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Publication numberUS3485782 A
Publication typeGrant
Publication dateDec 23, 1969
Filing dateMay 29, 1967
Priority dateMay 29, 1967
Publication numberUS 3485782 A, US 3485782A, US-A-3485782, US3485782 A, US3485782A
InventorsFloyd B Nagle
Original AssigneeDow Chemical Co
Export CitationBiBTeX, EndNote, RefMan
External Links: USPTO, USPTO Assignment, Espacenet
Process for extruding high-impact thermoplastic alkenyl aromatic polymers containing stereospecific polybutadiene
US 3485782 A
Abstract  available in
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Description  (OCR text may contain errors)

nited States Patent ABSTRACT OF THE DISCLOSURE Compositions comprising a thermoplastic alkenyl aromatic polymer consisting essentially of particles of a normally solid graft copolymer of from 90 to 98 percent by Weight of a monoalkenyl aromatic hydrocarbon and from to 2 percent by weight of a stereospecific 1,4-polybutadiene rubber having at least percent cis-1,4-polymer, having coated on the surfaces of said copolymer particles from 0.5 to 5 percent by weight of powdered rosin ed a rosin derivative.

This invention relates to the production of plastic articles from thermoplastic high-impact alkenyl aromatic polymers containing stereospecific polybutadiene rubber by extrusion methods and pertains especially to a method of improving the rate of extrusion of such materials to produce shaped articles of uniform dimensions. The invention also relates to the compositions,

In fabricating high-impact thermoplastic alkenyl aromatic polymers, e.g., copolymers of styrene with a stereospecific polybutadiene rubber, by extrusion methods it has been observed that there is a tendency of the material to surge in the extruder, and when the rate of extrusion is increased beyond a given rate for a particular apparatus, that the extruded article is non-uniform, usually has a rough or pebbled surface and may contain bubbles which appear to be caused by the entrapping of air or vapors of volatile materials in the extruded material. These difiiculties cannot readily be overcome by lowering the rate of extrusion, and even if they Were, such procedure is disadvantageous because it adds to the cost of the extruded article.

It has now been discovered that the rate of extrusion of high-impact thermoplastic alkenyl aromatic polymers containing stereospecific polybutadiene rubber, e.g., copolymers of monovinyl aromatic hydrocarbons of the benzene series such as styrene or vinyltoluene and from 2 to 10 percent of a stereospecific polybutadine rubber chemically combined in the copolymer, can readily be increased and the extrusion carried out without surging of the material in the plastics extruder or of the extrudate to produce extruded articles such as a sheet, bar, rod, strip, or other shaped articles, by mixing with the high impact alkenyl aromatic polymer, suitably in granular form, a finely divided rosin or a rosin derivative such as a thermoplastic acidic refined wood rosin, or a modified rosin, such as a dimerized or hydrogenated rosin or a limed rosin, having a softening point of at least C., preferably from 40 to 200 C., and an acid number of at least 40 or above, preferably from 40 to 190, and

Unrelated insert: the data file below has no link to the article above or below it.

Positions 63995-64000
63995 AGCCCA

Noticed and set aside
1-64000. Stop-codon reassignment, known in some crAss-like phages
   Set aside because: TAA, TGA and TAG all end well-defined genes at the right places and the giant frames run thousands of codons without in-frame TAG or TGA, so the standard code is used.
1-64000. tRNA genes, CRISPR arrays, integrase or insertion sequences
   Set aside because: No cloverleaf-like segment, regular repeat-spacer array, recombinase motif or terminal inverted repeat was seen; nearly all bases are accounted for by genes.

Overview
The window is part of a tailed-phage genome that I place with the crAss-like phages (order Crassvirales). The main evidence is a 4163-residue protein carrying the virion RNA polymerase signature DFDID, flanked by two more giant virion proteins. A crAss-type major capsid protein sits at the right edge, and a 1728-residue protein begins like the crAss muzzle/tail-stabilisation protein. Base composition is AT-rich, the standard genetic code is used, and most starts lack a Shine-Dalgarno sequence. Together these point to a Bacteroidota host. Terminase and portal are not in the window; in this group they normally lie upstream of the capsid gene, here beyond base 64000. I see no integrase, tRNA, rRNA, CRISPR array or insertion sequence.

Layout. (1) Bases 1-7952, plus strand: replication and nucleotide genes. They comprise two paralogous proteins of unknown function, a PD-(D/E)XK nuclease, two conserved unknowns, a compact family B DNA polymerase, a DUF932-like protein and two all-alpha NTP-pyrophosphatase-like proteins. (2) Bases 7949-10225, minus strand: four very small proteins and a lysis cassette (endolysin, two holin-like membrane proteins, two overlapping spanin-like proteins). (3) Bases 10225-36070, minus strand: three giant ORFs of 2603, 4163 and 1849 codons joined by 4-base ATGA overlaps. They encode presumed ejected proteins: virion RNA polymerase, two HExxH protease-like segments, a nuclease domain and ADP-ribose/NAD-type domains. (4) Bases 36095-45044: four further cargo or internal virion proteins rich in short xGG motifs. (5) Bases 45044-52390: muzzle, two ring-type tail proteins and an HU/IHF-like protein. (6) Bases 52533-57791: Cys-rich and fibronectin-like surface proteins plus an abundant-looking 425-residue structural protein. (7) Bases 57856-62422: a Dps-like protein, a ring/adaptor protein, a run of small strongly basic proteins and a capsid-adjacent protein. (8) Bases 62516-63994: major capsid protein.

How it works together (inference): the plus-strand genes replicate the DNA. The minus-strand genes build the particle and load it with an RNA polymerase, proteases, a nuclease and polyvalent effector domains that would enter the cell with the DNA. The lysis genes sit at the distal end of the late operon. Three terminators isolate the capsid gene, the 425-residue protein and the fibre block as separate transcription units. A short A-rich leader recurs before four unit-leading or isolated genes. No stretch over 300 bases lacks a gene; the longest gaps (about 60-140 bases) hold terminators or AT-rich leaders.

3,485,732 Patented Dec. 23, 1969 in an amount corresponding to from 0.05 to 5, preferably from 0.1 to 3 percent by weight of the high-impact alkenyl aromatic polymer and thereafter extruding the mixture of said materials.

It has further been found that it is advantageous to adhere the finely divided or powdered rosin to surfaces of the granular high-impact alkenyl aromatic polymer, since adhering the powdered rosin to the granules provides more uniform distribution of the same throughout a body of the granular polymer and avoids the occurrence of dusting.

The powdered or finely divided rosin can be adhered to the high-impact alkenyl aromatic polymer granules in usual ways such as by blending the granular high-impact polymer with the desired amount of the finely divided rosin in a tumbler until the powder is uniformly distributed throughout the body, or over the surfaces, of the granules and thereafter adding a small amount of from 0.01 to 5 percent, of a liquid which swells or softens the resin such as petroleum ether boiling between about 30 and 210 C., or a small amount of a liquid such as petroleum ether mixed with a similarly small proportion of a liquid polymer of a monoalkenyl aromatic 'hydrocarbon such as a liquid polystyrene or a liquid polyalpha-methyl styrene, after which the resulting mixture is blended, then heated suitably in an air oven, or in vacuum to temperatures between about 50 and C. to remove the residual solvent. The granular high-impact alkenyl aromatic polymers having the finely divided rosin adhered to the surfaces as a non-dusting granular material, are a preferred embodiment of the invention.

The high-impact thermoplastic alkenyl aromatic polymer can be a copolymer of one or more monovinyl aromatic hydrocarbons of the benzene series such as styrene, vinyltoluene, vinylxylene, ethylbinylbenzene, isopropyl styrene, tert.-butylstyrene and the like and a stereospecific 1,4-polybutadiene rubber having at least 25 percent of cis-1,4 polymer, which alkenyl aromatic polymer contains from to 98 percent by weight of the monovinyl aromatic hydrocarbon in chemically combined form, or interpolymerized, with from 10 to 2 percent by weight of the stereospecific 1,4-polybutadiene rubber.